Changing the value of the home is difficult - the hope is that home prices increase naturally as supply is reduced due to less building and conversions to apartments and the like. Demand can also be artifically stimulated via tax breaks - but this only props up the price for some time.

The only real solution is an economic recovery that boosts the home value prices back up to the point where ownership for the previously upside-down is no longer a losing deal. The only other thing keeping people in place is the cost of walkign - from a credit standpoint or tax incentive or whatever.


Odds are if the guy’s in financial trouble, a 1/6 reduction in payment will do nothing for him. So making it a 99-year mortgage is a waste of time. If it makes things manageable, then he should talk to the bank.

If the house is not worth the mortgage principal, then something has to give - either the owner keeps paying (because he can afford to) or he stops paying and walks away, or the bank takes a write down and eats the difference. If the difference is not too bad, the bank might(??) choose to take a write-down; but once they do that for one customer, they would be pressured to do it for everyone, meaning the bank shareholders (and the fed) get hosed to the benefit of people who over-bought.

If the bank writes down the loan, then they are just taking a short-cut to the same end as selling a foreclosed house for fair market value. The $400,000 house becomes a $200,000 house and the bank/mortgage bond backers are out the difference. All you save is months of legal back-and-forth and the homeowner gets a retroactive discount on their house.

Who do you want to feel the pain? Should those who bought responsibly be paying for the irresponsible people to get bigger and better houses? After all if the banks’ expenses go up, they will raise rates for all their customers. there’s no magical fat cat “them” who pays the difference. It’s you and me, our pension funds and other savings that lose.

How about if you change the principle to the current real value of the home but when the home is sold a large portion of any increase in value goes back to whoever took the hit on the original loan. Perhaps with some sort of time limit where the house is reappraised and the the difference has to be taken care of or the house must be sold?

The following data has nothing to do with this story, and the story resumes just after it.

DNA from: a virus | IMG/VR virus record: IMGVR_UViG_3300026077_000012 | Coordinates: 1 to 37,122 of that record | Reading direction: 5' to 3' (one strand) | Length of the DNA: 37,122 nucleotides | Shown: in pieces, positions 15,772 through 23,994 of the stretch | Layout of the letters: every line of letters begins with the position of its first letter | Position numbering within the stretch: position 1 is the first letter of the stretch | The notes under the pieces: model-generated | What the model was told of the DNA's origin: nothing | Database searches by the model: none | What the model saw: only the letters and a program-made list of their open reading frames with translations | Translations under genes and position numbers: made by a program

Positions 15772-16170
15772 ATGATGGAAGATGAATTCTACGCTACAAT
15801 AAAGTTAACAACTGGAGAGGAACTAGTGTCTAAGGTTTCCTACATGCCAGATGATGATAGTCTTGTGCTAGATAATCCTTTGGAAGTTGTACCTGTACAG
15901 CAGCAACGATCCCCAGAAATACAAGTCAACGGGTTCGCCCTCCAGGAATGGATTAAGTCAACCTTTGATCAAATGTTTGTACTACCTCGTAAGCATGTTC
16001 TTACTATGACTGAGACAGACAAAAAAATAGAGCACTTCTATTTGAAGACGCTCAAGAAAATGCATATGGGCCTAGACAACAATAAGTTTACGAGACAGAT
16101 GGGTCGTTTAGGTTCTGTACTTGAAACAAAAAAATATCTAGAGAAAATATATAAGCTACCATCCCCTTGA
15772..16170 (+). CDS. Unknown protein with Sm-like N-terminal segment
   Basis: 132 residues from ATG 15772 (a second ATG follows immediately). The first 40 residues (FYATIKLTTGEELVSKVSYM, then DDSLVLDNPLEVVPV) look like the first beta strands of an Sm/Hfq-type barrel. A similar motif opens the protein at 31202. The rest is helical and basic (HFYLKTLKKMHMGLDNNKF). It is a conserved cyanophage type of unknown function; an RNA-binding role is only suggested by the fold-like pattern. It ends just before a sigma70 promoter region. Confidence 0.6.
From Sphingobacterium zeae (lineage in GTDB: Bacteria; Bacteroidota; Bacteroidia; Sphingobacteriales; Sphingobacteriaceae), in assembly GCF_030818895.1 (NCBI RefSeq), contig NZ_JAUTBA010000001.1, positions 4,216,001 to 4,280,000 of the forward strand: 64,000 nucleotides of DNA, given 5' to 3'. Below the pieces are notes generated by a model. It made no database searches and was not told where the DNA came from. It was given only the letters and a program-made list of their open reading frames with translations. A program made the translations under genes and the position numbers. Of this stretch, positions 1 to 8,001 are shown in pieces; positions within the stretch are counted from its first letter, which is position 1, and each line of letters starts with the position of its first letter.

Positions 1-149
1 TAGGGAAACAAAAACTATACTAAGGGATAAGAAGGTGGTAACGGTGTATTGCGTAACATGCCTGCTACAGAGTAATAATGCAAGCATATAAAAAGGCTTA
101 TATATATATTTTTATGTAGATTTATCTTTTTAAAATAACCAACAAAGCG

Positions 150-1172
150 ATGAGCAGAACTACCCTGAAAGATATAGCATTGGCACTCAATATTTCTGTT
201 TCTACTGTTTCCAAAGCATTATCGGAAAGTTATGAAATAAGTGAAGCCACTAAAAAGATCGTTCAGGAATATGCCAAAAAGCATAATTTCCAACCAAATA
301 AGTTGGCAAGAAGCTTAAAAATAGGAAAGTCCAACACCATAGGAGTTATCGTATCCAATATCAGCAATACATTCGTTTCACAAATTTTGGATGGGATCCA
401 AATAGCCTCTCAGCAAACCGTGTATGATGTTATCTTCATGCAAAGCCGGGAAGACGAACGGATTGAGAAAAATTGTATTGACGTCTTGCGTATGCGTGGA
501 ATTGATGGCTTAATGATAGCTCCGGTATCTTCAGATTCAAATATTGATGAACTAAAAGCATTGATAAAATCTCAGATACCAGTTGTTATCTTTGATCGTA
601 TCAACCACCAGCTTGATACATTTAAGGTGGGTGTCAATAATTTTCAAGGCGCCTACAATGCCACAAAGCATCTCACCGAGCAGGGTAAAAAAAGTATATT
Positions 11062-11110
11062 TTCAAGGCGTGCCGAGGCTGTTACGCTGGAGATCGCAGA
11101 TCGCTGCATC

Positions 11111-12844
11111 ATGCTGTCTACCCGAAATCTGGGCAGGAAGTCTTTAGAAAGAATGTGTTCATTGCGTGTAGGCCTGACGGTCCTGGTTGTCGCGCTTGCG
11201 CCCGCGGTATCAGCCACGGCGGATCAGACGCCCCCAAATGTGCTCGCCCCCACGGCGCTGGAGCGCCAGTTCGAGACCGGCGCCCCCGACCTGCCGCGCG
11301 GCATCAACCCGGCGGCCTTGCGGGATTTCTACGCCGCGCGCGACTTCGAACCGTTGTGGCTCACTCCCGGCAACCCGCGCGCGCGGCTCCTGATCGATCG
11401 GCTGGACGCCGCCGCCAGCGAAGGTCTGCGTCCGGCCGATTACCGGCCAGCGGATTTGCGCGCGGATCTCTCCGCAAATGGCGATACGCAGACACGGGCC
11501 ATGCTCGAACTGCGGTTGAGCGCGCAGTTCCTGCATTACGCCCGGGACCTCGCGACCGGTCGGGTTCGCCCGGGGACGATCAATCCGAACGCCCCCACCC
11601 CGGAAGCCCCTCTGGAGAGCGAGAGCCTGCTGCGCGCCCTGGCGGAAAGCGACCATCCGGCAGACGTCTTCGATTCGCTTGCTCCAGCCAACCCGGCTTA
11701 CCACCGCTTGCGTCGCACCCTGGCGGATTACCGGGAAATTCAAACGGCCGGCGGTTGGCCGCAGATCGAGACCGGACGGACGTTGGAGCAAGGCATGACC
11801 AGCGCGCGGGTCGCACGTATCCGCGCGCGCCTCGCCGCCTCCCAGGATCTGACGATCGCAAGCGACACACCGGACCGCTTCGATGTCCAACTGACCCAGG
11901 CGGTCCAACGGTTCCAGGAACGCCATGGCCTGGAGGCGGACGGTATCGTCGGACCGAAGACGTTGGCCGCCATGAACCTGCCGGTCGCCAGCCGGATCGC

This idea has been seriously discussed by the Treasury & related powers that be.

For the most bubbleiscious parts of the country, there is no expectation that prices will *ever *recover to the boom time values. At least not in real terms. Those million dollar 1200 sf generic condos in FL will be worth $1mil again about the same time a loaf of bread costs $50.

So a decision to write the principal down to the 80K they’re selling for now is a decision to write off 800K of value forever and keep the hope alive that the price will eventually (in 10+years) appreciate / recover to $150-200K and the bank will get back some / most / all of the gain up from 80. Meanwhile, a loaf of bread has risen to $5 through routine inflation.

If I was a banker I’m hard pressed to see why I should sign up for that.
I see some moral tutt-tutting upthread, as if only greedy over-reaching folks caused this problem. They sure made it worse, but if you bought any real estate anywhere in the US at any price after about 1998 you’re part of the problem. And that includes me.

Not so much you… the people who bought well beyond their ability to pay deserve the tut-tut. The ones who bought exploding ARMs, knew that in a few years they would not be able to pay, tut-tut to them. Anyone who can afford to pay - you bought it, pay for it. Anyone who has lost their job and cannot pay - sorry, you have my sympathy.

Basically, principle loaned needs at least to have the interest paid.
-if the home-owner cannot even pay the interets, the bank is taking a hosing.
-if the bank lowers interest rates below market value, they take a hosing.
-if the bank accepts partial payment, they are taking a partial hosing. if the rest is in a lien on the house, then that amount is essentially an interest-free loan for however long the owner decides not to sell and move. More hosing to bank.
-if the lein goes up to include interest, then odds are it will never get collected, and eventually is worth more than the house - no incentive to home owner to sell and cut the bank’s losses.

Basically, things have to give somewhere, and the ultimate end that settles everything quickly is foreclosure. Everything is over and done with.

Maybe a simple solution is to allow the current owner to make a bid he can afford, if the foreclosure auction fails to sell the house.

I don’t know how often a foreclosure auction gets no satisfactory bids…